Dwayne Hartford of Childsplay on His Greatest Accomplishment as a Playwright and Director
Meet Dwayne Hartford, the incoming artistic director at Childsplay.
Courtesy of Childsplay
Every other year, New Times puts the spotlight on Phoenix's creative forces — painters, dancers, designers, and actors. Leading up to the release of Best of Phoenix, we're taking a closer look at 100 more. Welcome to the 2016 edition of 100 Creatives. Up today is 78. Dwayne Hartford.
When Dwayne Hartford came to Phoenix back in 1989, he had no plans to stay.
But an ad in the newspaper for a paying acting job caught his eye. "I auditioned and got the job," he says. "The theatre company was Childsplay."
Needless to say, his plans changed dramatically.
Now 53, he's been with the Tempe-based theater group ever since, directing, writing, and presenting plays for Valley kids and families to much critical acclaim from grown-up audiences. And this year, Hartford takes on the role of artistic director at the company, succeeding its retiring founder David Saar.
Hartford grew up in the small town of Smithfield, Maine, with a population of 500. After a youth spent playing piano, singing, and acting in high school plays, he studied at the Boston Conservatory and came to Phoenix. "I was happily surprised to find how much I felt like I was home in the Valley," he says. "It just felt right being here."
His successes with Childsplay have been many. There was Eric and Elliot, The Imaginators, adaptations of A Tale of Two Cities and The Miraculous Journey of Edward Tulane, as well as his The Color of Stars. His most recent work is Pete, Or the Return of Peter Pan. It premièred in April and New Times theater critic Robrt Pela cheered as the "proper sequel to the J.M. Barrie classic" thanks to its "skillful writing and clever performances."
It's precisely this work that has Hartford busy at present. He's making a few tweaks, he says, adding, "I’m about to submit the play to other theater companies around the country in hopes of future productions."
Which we'd suppose is a likely eventuality, given the playwright and director's dedication.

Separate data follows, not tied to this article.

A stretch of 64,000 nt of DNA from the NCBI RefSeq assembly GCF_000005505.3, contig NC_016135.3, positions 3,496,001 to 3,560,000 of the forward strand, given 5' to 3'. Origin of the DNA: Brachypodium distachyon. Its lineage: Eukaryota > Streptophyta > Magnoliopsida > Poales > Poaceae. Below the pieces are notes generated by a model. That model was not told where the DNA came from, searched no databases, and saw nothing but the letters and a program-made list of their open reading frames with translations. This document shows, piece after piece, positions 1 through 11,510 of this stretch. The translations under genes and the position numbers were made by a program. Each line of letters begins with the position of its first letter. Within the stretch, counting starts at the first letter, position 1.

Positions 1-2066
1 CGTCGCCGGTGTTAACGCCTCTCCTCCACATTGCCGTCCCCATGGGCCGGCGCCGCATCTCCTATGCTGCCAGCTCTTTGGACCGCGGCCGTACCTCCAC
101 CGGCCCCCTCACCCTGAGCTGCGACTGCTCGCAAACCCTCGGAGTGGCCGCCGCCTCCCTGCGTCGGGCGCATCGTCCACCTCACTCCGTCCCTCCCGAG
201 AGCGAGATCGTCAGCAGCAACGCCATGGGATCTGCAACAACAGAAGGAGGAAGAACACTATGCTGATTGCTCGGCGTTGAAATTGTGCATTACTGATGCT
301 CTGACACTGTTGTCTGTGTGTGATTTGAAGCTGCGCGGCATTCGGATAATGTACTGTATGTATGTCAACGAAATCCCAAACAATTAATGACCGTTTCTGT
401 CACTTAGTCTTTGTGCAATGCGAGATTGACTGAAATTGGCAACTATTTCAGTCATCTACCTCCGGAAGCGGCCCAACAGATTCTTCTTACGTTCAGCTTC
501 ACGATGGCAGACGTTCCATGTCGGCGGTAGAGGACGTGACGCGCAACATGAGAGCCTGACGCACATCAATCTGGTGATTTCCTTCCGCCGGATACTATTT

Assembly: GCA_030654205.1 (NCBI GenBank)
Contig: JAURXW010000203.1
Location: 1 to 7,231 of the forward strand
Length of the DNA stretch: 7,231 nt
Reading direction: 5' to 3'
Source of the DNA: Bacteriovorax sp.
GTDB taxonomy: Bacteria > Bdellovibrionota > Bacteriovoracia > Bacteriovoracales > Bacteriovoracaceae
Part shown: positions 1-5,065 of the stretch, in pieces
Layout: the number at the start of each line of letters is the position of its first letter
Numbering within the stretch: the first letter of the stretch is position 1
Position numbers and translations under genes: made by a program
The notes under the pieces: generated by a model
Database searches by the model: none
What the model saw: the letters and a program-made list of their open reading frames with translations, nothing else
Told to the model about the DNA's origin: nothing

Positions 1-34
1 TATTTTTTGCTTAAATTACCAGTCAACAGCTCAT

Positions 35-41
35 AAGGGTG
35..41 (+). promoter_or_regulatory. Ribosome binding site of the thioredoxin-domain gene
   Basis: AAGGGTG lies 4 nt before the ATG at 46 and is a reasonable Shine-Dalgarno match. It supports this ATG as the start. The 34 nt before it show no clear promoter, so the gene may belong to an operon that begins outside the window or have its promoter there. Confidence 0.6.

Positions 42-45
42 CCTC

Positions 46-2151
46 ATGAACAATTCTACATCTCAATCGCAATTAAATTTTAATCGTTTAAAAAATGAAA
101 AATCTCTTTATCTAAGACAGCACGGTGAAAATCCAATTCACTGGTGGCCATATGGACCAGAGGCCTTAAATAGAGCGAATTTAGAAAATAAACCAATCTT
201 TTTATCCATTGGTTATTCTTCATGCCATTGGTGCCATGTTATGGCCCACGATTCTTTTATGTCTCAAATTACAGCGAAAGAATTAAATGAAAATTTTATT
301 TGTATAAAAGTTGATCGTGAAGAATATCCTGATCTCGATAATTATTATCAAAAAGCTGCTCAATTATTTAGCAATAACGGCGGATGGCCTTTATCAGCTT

"When I graduated from college many years ago, I determined that my idea of success would be to live a life in the arts," Hartford says. "While there were a number of years where waiting on tables kept a roof over my head, I have managed to live that life in the arts. Some of my plays have done well, and I’m very excited about my new job, but I’m most proud that I am still here."
Jon Gentry, Katie McFadzen, and Debra K. Stevens in Pete, Or the Return of Peter Pan.
I came to Phoenix with the plan to be here for a few months and then move back to New York City. This was in October 1989.
I make art because creating theater helps me to make some sense out of life.
I'm most productive when I’m sitting in a crowded coffee shop — on a deadline.
I don’t have an inspiration wall, but I am drawn to art and images that capture the humor and contradictions of living.
I've learned most from my high school senior English teacher, Mrs. Merrill, who taught me the power of a well-constructed sentence, and David Saar, who taught me that theater for young audiences can change the world!
Good work should always be honest and genuine.
The Phoenix creative scene could use more visibility. There are so many amazing creative people and organizations here doing great work.
The 2016 Creatives so far:
100. Nicole Olson
99. Andrew Pielage
98. Jessica Rowe
97. Danny Neumann
96. Beth Cato
95. Jessie Balli
94. Ron May
93. Leonor Aispuro
92. Sarah Waite
91. Christina "Xappa" Franco
90. Christian Adame
89. Tara Sharpe
88. Patricia Sannit
87. Brian Klein
86. Dennita Sewell
85. Garth Johnson
84. Charissa Lucille
83. Ryan Downey
82. Samantha Thompson
81. Cherie Buck-Hutchison
80. Freddie Paull
79. Jennifer Campbell
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